Energy: Perspectives, Problems, and Prospects

Hardcover | January 4, 2010

byMichael B. Mcelroy

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The book offers a comprehensive account of how the world evolved to its present state in which humans now exercise a powerful, in many cases dominant, influence for global environmental change. It outlines the history that led to this position of dominance, in particular the role played by ourincreasing reliance on fossil sources of energy, on coal, oil and natural gas, and the problems that we are now forced to confront as a result of this history. The concentration of carbon dioxide in the atmosphere is greater now than at any time over at least the past 650,000 years with prospects toincrease over the next few decades to levels not seen since dinosaurs roamed the Earth 65 million years ago. Comparable changes are evident also for methane and nitrous oxide and for a variety of other constituents of the atmosphere including species such as the ozone depleting chlorofluorocarbonsfor which there are no natural analogues. Increases in the concentrations of so-called greenhouse gases in the atmosphere are responsible for important changes in global and regional climate with consequences for the future of global society which, though difficult to predict in detail, are potentially catastrophic for a world poorlyequipped to cope. Changes of climate in the past were repetitively responsible for the demise of important civilizations. These changes, however, were generally natural in origin in contrast to the changes now underway for which humans are directly responsible. The challenge is to transition to anew energy economy in which fossil fuels will play a much smaller role. We need as a matter of urgency to cut back on emissions of climate altering gases such as carbon dioxide while at the same time reducing our dependence on unreliable, potentially disruptive, though currently indispensable,sources of energy such as oil, the lifeblood of the global transportation system. The book concludes with a discussion of options for a more sustainable energy future, highlighting the potential for contributions from wind, sun, biomass, geothermal and nuclear, supplanting currently unsustainablereliance on coal, oil and natural gas.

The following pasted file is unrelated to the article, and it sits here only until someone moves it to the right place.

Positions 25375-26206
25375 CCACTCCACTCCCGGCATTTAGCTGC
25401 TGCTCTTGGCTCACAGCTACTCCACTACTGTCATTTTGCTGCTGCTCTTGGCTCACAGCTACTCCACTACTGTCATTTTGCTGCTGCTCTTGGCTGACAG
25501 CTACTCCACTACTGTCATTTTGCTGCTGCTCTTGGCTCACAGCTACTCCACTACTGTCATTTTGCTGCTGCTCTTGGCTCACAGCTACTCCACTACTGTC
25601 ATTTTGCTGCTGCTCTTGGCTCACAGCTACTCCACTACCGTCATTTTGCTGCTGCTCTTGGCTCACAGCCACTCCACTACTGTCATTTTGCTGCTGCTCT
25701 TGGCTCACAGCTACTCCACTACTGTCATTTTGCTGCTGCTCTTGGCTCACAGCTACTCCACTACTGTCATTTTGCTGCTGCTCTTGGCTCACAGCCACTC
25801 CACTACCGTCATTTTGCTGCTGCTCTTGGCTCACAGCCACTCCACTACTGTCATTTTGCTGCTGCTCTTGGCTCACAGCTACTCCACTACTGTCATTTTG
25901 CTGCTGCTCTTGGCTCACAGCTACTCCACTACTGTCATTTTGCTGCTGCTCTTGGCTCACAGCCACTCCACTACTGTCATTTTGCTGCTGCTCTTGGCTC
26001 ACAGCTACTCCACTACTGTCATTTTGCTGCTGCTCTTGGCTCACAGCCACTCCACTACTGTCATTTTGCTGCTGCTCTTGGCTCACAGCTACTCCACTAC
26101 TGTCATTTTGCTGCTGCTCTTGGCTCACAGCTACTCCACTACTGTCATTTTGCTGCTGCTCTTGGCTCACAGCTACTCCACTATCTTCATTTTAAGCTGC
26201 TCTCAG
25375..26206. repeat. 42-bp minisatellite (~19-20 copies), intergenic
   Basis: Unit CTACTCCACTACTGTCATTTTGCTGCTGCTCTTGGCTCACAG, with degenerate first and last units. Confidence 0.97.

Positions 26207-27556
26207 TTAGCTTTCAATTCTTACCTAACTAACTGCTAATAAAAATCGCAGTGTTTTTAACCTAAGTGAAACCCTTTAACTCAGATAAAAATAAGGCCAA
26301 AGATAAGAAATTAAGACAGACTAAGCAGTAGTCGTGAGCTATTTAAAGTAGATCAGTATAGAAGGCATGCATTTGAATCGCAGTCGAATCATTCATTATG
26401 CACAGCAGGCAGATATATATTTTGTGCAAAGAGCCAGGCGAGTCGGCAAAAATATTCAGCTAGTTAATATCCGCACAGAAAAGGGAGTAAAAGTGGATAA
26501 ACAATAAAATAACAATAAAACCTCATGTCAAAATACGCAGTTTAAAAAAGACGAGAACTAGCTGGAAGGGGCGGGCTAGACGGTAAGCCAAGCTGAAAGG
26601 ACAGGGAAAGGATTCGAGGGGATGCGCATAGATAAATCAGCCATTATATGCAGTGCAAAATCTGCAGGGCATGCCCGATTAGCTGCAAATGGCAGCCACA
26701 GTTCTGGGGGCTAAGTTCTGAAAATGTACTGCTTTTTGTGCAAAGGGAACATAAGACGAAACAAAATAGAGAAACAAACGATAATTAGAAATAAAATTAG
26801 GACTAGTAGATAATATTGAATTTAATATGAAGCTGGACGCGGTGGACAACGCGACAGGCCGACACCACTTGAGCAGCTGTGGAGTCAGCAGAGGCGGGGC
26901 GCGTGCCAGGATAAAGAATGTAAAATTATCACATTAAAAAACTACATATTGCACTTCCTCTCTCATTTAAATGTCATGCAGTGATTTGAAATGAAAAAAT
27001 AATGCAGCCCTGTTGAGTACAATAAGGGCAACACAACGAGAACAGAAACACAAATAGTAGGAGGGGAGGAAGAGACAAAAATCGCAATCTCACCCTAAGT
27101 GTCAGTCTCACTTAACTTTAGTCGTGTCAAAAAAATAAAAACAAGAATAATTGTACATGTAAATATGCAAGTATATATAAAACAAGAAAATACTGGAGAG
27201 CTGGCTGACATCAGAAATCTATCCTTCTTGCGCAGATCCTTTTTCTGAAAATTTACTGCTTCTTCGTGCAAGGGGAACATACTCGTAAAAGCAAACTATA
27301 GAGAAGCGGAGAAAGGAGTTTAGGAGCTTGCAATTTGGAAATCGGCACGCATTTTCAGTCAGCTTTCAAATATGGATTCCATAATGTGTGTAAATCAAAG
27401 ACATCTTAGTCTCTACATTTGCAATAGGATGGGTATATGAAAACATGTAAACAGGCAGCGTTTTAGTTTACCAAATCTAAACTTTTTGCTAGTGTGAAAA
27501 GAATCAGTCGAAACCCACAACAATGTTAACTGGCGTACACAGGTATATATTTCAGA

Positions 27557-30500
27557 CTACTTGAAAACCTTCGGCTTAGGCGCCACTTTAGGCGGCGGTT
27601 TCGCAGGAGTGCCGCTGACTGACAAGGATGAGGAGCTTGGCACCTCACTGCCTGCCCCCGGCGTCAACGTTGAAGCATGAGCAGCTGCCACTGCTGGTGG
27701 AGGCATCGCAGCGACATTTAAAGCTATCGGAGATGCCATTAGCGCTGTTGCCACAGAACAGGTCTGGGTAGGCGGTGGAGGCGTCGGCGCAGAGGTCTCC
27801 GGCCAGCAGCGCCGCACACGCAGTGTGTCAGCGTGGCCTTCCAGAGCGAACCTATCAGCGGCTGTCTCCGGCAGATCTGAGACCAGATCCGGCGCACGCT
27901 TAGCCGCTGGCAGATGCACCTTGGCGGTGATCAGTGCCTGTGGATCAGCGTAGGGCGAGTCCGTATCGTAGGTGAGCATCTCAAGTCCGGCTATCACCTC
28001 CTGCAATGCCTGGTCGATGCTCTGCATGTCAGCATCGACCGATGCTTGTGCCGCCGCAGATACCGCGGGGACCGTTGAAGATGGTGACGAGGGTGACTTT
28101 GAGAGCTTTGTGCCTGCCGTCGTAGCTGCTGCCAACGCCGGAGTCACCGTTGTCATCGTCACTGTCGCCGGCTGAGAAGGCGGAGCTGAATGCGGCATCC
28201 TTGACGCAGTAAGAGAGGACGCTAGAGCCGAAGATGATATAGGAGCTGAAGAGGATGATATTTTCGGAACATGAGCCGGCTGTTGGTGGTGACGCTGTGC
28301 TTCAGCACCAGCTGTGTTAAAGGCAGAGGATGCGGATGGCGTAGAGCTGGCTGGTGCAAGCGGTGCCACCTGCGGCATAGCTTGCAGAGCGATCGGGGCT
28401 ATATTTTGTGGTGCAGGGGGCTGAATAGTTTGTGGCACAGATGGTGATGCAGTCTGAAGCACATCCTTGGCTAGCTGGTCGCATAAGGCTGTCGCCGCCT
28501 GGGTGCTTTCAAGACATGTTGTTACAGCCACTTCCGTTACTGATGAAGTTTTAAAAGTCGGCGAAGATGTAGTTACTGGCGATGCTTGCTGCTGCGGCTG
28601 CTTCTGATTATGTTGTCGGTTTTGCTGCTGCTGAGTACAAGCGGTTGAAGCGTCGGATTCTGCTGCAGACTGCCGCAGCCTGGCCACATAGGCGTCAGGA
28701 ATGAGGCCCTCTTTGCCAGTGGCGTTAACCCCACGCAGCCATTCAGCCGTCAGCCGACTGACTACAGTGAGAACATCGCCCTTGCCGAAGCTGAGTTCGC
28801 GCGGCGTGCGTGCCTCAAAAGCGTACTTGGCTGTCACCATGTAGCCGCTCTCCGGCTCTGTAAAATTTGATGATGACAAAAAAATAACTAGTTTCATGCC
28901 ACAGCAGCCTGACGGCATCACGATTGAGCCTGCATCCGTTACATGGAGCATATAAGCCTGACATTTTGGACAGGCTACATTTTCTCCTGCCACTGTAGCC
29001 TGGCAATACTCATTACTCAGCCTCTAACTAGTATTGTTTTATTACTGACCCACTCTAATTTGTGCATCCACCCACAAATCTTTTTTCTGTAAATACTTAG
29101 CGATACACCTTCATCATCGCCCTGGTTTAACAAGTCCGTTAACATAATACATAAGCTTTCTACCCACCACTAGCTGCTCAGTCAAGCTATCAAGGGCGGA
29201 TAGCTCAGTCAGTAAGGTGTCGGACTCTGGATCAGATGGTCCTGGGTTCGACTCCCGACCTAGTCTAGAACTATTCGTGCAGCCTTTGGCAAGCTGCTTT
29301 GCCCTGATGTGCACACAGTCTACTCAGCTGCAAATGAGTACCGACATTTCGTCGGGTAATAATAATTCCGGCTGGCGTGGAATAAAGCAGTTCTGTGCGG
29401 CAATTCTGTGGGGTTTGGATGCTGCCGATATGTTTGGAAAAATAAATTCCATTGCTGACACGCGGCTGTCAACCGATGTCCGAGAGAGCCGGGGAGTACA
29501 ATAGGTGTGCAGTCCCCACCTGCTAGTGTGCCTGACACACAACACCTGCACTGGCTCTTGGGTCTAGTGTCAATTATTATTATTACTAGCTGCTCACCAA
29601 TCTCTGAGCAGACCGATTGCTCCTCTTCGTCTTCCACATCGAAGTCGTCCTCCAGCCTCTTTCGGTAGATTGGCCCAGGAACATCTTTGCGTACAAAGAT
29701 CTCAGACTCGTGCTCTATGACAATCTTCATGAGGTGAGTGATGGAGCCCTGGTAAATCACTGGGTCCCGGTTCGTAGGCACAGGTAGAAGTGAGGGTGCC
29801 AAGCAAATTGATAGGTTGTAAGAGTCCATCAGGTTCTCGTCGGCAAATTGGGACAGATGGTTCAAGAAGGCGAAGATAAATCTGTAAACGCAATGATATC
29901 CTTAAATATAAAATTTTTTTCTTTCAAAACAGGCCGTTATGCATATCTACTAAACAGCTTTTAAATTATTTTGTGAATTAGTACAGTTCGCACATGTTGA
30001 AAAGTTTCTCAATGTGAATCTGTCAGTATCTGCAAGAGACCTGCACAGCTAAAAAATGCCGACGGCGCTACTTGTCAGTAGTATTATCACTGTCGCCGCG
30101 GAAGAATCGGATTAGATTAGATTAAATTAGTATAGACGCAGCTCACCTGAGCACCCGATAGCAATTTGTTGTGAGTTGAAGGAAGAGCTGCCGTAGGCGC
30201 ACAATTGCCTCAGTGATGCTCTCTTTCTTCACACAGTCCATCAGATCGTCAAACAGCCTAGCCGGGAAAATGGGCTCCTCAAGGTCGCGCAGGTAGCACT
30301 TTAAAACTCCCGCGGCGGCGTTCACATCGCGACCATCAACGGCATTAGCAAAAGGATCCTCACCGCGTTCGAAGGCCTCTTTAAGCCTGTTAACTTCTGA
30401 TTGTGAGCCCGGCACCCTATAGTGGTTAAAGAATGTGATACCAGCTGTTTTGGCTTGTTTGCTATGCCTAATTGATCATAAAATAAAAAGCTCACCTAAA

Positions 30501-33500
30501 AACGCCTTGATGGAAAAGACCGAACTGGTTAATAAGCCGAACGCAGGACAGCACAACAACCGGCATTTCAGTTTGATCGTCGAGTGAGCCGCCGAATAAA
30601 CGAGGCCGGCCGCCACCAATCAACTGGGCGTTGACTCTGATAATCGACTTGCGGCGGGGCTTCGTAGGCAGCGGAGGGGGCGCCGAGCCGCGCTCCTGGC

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The book offers a comprehensive account of how the world evolved to its present state in which humans now exercise a powerful, in many cases dominant, influence for global environmental change. It outlines the history that led to this position of dominance, in particular the role played by ourincreasing reliance on fossil sources of en...

Michael McElroy is the Gilbert Butler Professor of Environmental Science at Harvard University. His research covers topics ranging from planetary atmospheres to more recently extensive studies of the Earth's environment with particular attention to the impact of human activity including options for policy responses.

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Format:HardcoverDimensions:424 pages, 6.42 × 9.29 × 1.1 inPublished:January 4, 2010Publisher:Oxford University PressLanguage:English

The following ISBNs are associated with this title:

ISBN - 10:0195386116

ISBN - 13:9780195386110

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Table of Contents

PrefaceAcknowledgements1. Introduction2. From Hunter Gatherers to English Factories3. Energy: what is it and how do we measure it?4. Wood, Photosynthesis and the Carbon Cycle5. Coal: Origin, History and Problems6. Oil: Properties, Origin, History, Problems and Prospects7. Natural Gas: Origin, History and Prospects8. Energy from Water and Wind9. Nuclear Power10. Steam Power11. Electricity12. Automobiles Trucks and the Internal Combustion Engine13. The Challenge of Global Climate Change14. Prospects for Carbon Capture and Sequestration15. Ethanol from biomass: can it substitute for gasoline?16. Current Patterns of Energy Use17. Vision for a Low Carbon Energy FutureBibliographyIndex